The US Securities and Exchange Commission (SEC) has charged boxer Floyd Mayweather and music producer Khaled Khaled (also knows as DJ Khaled) with failing to disclose payments received for promoting investments in initial coin offerings (ICOs).
This is the very first time SEC charged people for touting violations involving ICOs.
Mayweather failed to disclosed payments from three ICO issuers, including a $100,000 (£78,348, €87,972) payment from Centra Tech. Khaled also received money from Centra Tech – reportedly $50,000 – and he went on to his social media accounts describing the company as a “game changer”, the SEC reported.
Mayweather also used Twitter to urge his followers to buy Centra’s ICOs. He also raved on Instagram about how much money he was going to make and promoted another ICO on Twitter. He failed to disclose a total of $200,000 that he was paid to promote the two ICOs.
Details of the third ICO issuer were not disclosed.
Fines were agreed
Both Mayweather and Khaled agreed to pay disgorgement, penalties and interest, but did not admit or deny SEC’s findings.
Mayweather will pay $300,000 in disgorgement, a $300,000 penalty and $14,775 in pre-judgement interest.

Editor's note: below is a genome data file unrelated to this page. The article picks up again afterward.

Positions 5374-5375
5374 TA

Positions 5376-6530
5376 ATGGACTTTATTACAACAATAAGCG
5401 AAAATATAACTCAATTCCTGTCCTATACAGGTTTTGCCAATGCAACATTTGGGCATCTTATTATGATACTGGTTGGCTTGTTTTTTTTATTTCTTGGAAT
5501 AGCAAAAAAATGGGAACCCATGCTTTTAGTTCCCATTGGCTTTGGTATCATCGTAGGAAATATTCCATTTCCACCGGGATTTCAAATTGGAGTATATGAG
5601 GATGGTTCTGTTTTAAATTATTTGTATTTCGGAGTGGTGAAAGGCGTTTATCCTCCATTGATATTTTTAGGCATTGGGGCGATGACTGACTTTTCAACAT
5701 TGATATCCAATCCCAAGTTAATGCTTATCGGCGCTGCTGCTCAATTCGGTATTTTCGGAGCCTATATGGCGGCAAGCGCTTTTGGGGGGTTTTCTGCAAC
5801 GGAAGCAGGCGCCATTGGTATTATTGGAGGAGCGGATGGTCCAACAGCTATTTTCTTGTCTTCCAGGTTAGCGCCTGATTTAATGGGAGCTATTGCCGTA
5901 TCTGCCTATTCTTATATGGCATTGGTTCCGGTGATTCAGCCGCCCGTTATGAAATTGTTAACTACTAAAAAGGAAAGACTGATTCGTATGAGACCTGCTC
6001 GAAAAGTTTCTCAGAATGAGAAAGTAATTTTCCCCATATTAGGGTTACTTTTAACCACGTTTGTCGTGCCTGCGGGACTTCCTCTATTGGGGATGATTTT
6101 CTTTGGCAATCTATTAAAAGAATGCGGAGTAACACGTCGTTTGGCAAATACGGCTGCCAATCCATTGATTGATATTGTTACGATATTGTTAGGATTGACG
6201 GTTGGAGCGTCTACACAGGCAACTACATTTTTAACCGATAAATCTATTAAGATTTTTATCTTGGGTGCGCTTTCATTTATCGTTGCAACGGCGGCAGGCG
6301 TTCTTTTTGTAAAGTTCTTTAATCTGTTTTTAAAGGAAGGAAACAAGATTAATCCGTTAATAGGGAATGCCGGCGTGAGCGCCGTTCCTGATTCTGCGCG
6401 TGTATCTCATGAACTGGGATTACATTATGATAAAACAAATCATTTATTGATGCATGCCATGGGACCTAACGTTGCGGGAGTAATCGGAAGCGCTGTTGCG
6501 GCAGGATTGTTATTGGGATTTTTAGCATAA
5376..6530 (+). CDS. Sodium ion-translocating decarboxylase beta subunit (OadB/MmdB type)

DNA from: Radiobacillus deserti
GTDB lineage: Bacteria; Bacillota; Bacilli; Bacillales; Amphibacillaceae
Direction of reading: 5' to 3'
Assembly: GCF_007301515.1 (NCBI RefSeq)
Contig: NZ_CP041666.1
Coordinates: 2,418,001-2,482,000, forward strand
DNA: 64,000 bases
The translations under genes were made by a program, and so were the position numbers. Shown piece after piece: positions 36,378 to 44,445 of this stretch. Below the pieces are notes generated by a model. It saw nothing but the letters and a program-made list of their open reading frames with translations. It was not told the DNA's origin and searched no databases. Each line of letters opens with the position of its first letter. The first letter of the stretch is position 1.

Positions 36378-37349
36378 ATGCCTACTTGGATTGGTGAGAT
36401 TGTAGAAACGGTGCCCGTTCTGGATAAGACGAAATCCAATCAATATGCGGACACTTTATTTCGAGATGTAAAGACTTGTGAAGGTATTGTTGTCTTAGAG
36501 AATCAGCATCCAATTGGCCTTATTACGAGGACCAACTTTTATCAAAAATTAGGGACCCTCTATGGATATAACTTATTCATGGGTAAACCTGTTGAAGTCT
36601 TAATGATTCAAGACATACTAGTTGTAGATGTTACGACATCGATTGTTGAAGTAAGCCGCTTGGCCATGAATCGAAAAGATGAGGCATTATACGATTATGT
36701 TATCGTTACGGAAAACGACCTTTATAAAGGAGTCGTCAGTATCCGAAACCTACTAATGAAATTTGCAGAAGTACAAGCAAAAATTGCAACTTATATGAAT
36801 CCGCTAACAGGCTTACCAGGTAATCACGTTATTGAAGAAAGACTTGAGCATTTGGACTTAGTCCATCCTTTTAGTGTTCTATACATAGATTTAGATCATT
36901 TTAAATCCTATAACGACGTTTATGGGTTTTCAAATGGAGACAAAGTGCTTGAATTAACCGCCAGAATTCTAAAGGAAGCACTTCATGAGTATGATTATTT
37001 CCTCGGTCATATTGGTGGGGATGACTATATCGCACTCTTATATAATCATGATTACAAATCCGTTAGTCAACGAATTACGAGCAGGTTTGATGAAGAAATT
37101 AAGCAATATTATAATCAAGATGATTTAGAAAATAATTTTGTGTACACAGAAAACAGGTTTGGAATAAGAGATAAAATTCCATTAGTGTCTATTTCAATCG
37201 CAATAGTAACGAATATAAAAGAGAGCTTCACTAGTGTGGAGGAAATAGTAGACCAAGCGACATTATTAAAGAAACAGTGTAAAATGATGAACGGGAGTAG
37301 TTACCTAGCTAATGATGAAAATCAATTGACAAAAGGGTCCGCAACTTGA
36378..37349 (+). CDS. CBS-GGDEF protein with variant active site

Similarly, Khaled will pay $50,000 in disgorgement, a $100,000 penalty and $2,725 in pre-judgement interest.
Both have agreed not to promote any securities, digital or otherwise, for three and two years for Mayweather and Khaled respectively.
First case for US prompts security enforcement
“These cases highlight the importance of full disclosure to investors,” said Stephanie Avakian, enforcement division co-director at SEC. “With no disclosure about the payments, Mayweather and Khaled’s ICO promotions may have appeared to be unbiased, rather than paid endorsements.”
Steven Peikin, enforcement division co-director at the SEC, added: “Investors should be sceptical of investment advice posted to social media platforms, and should not make decisions based on celebrity endorsements.
Social media influencers are often paid promoters, not investment professionals, and the securities they’re touting, regardless of whether they are issued using traditional certificates or on the blockchain, could be frauds.”
Mayweather and Khaled were the first celebrities to be hit with fines but they were not the first to incur the wrath of the SEC for promoting ICOs.
In November 2017, the US watchdog was forced to act after socialite Paris Hilton tweeted about a coin offering.
“A celebrity endorsement does not mean that an investment is legitimate or that it is appropriate for all investors,” the US regulator warned at the time.
“It is never a good idea to make an investment decision just because someone famous says a product or service is a good investment. Celebrities, like anyone else, can be lured into participating (even unknowingly) in a fraudulent scheme.”